« Asylum injunction stayed, everyone confused | Main | Dorf on the irrepressible myth of the great scholar/bad teacher »

Thursday, September 12, 2019

Public Ministers and Original Jurisdiction

Article Three, Section Two of the Constitution provides, in part: "In all Cases affecting Ambassadors, other public Ministers and Consuls, and those in which a State shall be Party, the supreme Court shall have original Jurisdiction."

Simple question. Has there ever been an original jurisdiction case involving an ambassador, public minister, or consul? I think that the answer is no, but if anyone knows of one I would be much obliged.

Posted by Gerard Magliocca on September 12, 2019 at 03:33 PM | Permalink

Comments

Wouldn't diplomatic immunity preclude any case in which the ambassador (or minister or consul) is a defendant? In which case, the court's original jurisdiction, as a practical matter, would be limited to suits initiated by the ambassador.

As to appeals, well, there obviously wouldn't be any, which is inherent in placing original jurisdiction in the Supreme Court. The Court would indeed sit in judgment of its own decisions -- just as the individual justices do now regarding recusals.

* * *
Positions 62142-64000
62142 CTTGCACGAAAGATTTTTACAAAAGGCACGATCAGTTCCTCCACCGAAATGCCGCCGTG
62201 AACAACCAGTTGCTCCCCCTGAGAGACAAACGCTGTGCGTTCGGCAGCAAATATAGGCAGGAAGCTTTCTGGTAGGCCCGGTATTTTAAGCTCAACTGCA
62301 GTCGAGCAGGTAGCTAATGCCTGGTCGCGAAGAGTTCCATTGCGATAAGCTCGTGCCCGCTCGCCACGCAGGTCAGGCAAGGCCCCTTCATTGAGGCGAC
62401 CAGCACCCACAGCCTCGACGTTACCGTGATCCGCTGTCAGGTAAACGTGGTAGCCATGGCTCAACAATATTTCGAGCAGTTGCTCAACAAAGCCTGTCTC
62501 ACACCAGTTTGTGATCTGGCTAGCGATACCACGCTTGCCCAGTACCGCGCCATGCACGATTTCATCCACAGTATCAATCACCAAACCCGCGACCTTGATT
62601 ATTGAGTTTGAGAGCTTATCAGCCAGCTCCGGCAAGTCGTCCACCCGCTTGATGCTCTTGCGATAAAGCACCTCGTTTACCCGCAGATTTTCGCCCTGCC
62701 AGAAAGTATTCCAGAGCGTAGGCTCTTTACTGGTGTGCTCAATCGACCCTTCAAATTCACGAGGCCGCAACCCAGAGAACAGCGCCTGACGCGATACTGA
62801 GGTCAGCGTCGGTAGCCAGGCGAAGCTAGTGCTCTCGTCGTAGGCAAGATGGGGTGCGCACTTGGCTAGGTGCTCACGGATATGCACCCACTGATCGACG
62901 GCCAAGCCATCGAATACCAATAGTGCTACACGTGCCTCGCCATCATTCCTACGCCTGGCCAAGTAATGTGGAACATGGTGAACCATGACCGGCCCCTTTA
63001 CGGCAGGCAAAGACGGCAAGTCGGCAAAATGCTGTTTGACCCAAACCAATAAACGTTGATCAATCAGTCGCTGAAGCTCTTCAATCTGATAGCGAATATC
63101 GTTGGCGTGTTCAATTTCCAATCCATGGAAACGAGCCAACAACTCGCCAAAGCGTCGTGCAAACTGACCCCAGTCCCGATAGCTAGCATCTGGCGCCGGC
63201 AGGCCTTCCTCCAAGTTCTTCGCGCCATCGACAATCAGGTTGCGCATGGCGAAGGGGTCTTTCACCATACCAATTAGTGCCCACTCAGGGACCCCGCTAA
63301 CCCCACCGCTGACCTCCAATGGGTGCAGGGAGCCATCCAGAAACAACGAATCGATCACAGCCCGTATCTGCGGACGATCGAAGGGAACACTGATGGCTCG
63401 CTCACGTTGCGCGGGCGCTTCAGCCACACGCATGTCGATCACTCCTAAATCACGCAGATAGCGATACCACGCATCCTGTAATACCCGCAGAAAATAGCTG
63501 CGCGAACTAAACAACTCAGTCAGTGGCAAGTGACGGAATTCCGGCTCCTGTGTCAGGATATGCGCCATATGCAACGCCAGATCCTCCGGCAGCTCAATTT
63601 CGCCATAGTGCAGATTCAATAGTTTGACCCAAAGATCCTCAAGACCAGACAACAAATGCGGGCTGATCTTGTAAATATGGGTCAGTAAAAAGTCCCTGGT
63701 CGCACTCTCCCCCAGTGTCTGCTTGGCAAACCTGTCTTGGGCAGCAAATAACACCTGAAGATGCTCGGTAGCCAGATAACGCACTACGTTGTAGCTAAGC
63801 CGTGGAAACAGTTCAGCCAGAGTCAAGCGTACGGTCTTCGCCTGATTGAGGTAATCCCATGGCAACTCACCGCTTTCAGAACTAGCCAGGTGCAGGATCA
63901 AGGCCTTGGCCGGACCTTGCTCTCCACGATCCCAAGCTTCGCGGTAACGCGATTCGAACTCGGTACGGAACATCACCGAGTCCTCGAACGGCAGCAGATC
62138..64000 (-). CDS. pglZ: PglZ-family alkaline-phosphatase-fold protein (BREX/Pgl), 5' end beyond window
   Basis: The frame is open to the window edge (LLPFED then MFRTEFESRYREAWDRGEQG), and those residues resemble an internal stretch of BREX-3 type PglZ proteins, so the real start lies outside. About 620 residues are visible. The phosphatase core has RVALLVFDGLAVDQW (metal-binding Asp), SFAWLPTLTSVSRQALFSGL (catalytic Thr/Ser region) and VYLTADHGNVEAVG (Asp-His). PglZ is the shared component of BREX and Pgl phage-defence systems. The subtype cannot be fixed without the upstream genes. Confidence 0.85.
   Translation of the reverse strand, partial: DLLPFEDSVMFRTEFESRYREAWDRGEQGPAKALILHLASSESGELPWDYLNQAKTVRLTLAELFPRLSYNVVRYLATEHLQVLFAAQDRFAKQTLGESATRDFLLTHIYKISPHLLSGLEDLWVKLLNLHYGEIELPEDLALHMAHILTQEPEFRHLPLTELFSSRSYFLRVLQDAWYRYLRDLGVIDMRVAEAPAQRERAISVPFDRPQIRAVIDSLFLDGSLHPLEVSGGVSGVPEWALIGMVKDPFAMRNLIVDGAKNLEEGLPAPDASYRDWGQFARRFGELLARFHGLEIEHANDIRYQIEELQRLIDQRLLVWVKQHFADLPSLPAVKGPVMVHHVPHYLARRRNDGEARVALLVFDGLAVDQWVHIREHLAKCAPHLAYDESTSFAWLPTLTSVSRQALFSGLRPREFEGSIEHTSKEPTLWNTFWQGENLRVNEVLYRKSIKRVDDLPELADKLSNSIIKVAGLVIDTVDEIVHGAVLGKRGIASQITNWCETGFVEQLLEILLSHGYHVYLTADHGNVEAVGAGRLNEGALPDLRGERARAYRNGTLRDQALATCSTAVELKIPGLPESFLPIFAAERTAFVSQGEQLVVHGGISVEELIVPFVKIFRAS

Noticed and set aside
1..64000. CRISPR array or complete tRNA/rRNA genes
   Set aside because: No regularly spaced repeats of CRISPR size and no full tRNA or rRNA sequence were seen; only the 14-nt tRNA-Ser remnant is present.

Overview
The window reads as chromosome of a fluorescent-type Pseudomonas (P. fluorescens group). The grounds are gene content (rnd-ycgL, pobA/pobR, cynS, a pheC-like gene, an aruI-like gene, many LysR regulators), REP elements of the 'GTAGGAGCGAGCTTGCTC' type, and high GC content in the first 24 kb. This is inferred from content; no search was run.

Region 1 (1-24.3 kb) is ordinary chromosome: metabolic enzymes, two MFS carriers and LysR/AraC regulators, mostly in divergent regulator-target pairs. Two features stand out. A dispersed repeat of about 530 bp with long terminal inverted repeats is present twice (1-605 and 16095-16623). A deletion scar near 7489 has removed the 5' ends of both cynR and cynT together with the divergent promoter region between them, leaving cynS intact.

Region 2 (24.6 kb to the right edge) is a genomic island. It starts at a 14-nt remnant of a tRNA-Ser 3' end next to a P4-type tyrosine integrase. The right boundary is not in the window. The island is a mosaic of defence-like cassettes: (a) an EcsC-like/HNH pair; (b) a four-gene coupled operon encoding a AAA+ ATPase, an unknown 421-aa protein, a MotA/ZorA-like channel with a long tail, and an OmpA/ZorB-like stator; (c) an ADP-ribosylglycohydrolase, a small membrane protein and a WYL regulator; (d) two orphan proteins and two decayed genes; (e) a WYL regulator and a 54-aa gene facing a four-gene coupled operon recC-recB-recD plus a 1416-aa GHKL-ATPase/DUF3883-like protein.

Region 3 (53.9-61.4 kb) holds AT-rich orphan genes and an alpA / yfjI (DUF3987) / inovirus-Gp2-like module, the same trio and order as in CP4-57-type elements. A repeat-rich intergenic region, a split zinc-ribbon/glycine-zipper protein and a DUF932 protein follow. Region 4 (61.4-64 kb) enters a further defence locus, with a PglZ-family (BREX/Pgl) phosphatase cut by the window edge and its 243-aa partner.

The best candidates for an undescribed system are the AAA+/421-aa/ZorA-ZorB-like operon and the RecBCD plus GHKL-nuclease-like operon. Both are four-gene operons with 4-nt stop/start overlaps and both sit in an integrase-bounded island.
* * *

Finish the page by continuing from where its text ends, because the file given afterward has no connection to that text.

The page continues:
Posted by: Steven Lubet | Sep 12, 2019 7:50:47 PM

I posed this same question in 2013:

http://joshblackman.com/blog/2013/11/07/does-the-seventh-amendment-apply-in-original-jurisdiction-cases-brought-in-the-supreme-court/

But what if an Ambassador suffered a tort, or had a breach of contract action, and brought suit in the original jurisdiction of the Supreme Court? Could he demand a jury trial? I think yes.

An even better question. Who would hear an appeal if there are any challenges to the jury selection process? Certainly the Court could not sit in judgment of its own decisions.

And what about a criminal case? What if the United States brought a criminal action against an Ambassador in the Supreme Court’s original jurisdiction? (Or even better, what if the United States brought a suit against an Ambassador in a district court and he insisted that the Supreme Court hear it!?) How would the vicinage clause apply? Would you take jurors from the locus of the case? Or from D.C.? Either way I think you have a vicinage clause problem.

Posted by: Josh Blackman | Sep 12, 2019 4:43:48 PM

Check out "The Original Jurisdiction of the United States Supreme Court," 11 Stanford Law Review 665, 667-68 & 718-19 (1959).

Posted by: Derek Muller | Sep 12, 2019 4:06:16 PM

Post a comment